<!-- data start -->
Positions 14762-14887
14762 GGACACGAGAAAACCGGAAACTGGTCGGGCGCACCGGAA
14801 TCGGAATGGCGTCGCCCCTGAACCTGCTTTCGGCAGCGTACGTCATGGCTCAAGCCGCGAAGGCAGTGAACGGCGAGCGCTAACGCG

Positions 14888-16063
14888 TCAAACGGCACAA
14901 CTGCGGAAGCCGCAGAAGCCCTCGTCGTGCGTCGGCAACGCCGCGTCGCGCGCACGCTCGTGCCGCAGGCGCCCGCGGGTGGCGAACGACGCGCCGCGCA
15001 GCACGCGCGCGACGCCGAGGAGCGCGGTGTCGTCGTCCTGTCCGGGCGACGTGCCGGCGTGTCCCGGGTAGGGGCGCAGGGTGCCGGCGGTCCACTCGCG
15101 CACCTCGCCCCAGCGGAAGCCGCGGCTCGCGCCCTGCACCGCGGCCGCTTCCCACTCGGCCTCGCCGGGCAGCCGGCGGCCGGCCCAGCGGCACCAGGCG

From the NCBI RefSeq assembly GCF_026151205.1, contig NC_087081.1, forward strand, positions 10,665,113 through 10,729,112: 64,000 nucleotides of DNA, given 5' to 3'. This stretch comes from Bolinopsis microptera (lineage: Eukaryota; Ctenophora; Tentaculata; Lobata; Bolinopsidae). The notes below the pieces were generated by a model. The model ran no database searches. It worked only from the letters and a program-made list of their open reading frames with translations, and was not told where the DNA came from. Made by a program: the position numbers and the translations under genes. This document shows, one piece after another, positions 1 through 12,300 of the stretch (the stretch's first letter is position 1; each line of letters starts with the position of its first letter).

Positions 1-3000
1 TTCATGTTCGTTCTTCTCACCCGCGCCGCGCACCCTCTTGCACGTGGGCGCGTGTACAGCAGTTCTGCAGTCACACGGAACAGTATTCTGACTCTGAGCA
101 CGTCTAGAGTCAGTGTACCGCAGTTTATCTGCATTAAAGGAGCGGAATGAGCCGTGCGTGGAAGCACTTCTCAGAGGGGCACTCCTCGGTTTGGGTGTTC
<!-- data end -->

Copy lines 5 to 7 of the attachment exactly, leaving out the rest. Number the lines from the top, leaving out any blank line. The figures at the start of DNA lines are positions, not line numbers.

14888 TCAAACGGCACAA
14901 CTGCGGAAGCCGCAGAAGCCCTCGTCGTGCGTCGGCAACGCCGCGTCGCGCGCACGCTCGTGCCGCAGGCGCCCGCGGGTGGCGAACGACGCGCCGCGCA
15001 GCACGCGCGCGACGCCGAGGAGCGCGGTGTCGTCGTCCTGTCCGGGCGACGTGCCGGCGTGTCCCGGGTAGGGGCGCAGGGTGCCGGCGGTCCACTCGCG